>> Appointment of the new director of the Czech Environmental Inspection (ČIŽP), February 17, 2023, Prague. Minister of the Environment The new director of the Czech Environmental Inspectorate (ČIŽP) Petr Bejček at a press conference.
Prague – The Czech Environmental Inspectorate (ČIŽP) will be led by Petr Bejček (39), the current state secretary at the Ministry of Finance. He will start on March 1, Minister of the Environment Marian Jurečka (KDU-ČSL) said at a press conference today. Among other things, he promises to improve the efficiency and reputation of the inspection. Bejček wants to focus on improving the internal operation of the office, its digitization. He also intends to investigate how not only the inspectors proceeded in solving the accident on the Bečva River in 2020.
In the case of Bečva, Bejček is based only on public sources. According to him, communication between individual actors, not only inspectors, but also firefighters and the water authority, failed fatally. He therefore wants to revise procedures and bring the response to major accidents closer to crisis management. “So that everyone knows what to do, where to call,” he said. According to him, precisely because key evidence was not collected after the accident, it is now impossible to find out the cause of the accident, which resulted in the death of tens of tons of fish in the river.
According to Jurečka, the inspection activity plan needs to be revised. It is good to analyze the case so that the wrong procedure is not repeated. Bejček did not rule out personnel changes, but he wants to focus mainly on improving the internal procedures of the inspection. Under his leadership, it should devote more attention to “big cases”, the solution of which it has the background, more marginal ones should not be neglected, according to him, but other administrative bodies should deal with them more often.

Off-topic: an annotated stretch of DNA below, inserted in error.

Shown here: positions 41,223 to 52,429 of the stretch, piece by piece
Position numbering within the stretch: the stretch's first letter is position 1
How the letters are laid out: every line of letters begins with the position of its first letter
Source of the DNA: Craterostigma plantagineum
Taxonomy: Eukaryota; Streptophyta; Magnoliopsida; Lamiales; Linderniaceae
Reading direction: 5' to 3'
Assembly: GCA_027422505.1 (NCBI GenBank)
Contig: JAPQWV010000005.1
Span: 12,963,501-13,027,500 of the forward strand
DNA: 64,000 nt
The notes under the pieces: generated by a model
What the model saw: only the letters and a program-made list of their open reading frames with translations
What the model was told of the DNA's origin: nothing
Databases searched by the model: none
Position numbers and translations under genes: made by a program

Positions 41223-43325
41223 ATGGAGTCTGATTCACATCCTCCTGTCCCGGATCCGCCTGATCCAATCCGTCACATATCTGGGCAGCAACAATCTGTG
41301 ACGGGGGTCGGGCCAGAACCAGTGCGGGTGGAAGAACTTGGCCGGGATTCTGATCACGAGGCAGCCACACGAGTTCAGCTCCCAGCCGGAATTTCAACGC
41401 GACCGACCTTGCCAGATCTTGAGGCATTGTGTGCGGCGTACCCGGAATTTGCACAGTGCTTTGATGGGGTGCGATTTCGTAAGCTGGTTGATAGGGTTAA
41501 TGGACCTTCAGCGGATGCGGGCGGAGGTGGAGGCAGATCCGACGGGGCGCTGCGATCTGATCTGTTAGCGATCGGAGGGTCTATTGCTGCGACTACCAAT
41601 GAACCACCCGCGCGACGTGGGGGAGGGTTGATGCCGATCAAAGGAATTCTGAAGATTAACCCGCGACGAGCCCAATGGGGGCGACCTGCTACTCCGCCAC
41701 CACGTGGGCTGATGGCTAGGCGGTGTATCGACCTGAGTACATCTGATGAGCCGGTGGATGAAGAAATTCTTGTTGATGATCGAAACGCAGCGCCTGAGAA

“The Czech Inspectorate receives up to thousands of complaints every year, which is absolutely correct, but some of those complaints, I think, do not need to be dealt with so intensively, and can therefore be dealt with by other bodies that are competent for this, because those competences are cases overlap. And the Czech inspectorate should focus especially on the big cases, because in this respect it has the best qualifications and personnel background,” said Bejček.
Bejček became state secretary at the Ministry of Finance in October 2018. He came there from the Agency for Nature and Landscape Protection, where he had previously worked as the director of a separate legal and personnel department. He graduated from the Faculty of Law of Charles University in Prague and the Faculty of Environment at the Czech University of Life Sciences in Prague, majoring in regional environmental management. In the role of director of ČIŽP, he intends to apply his management experience with experience in state administration and knowledge of environmental protection.
The former director of the inspection, Erik Geuss, submitted a request to be removed from his position on December 7 last October. Last May, he announced his intention to resign due to the political pressure he felt after the poisoning of the Bečva river in September 2020. He insists that the inspection proceeded correctly in finding the causes of the poisoning of the river. He had previously stated that he would like to warn his successor especially about the hazardous waste business, which he considers to be a big problem.
The resort held a selection process even before the end of last year, but none of the candidates at that time showed enough competence and prerequisites to control this function. From January 1, according to the amendment to the Civil Service Act, candidates outside the civil service could also apply for the newly advertised procedure. Based on it, Jureček Bejček was appointed today, following the appointment decision issued by the State Secretary of the Ministry of the Interior, Simeona Zikmundová.
Jureček also reminded of the amendment to the Water Act, which the office is submitting to the comment procedure. In response to the environmental disaster in Bečva, the amendment should introduce stricter penalties for offenses related to the pollution of watercourses. For example, companies should face a fine of up to 25 million crowns for releasing dangerous substances into rivers, compared to the current maximum amount of five million crowns.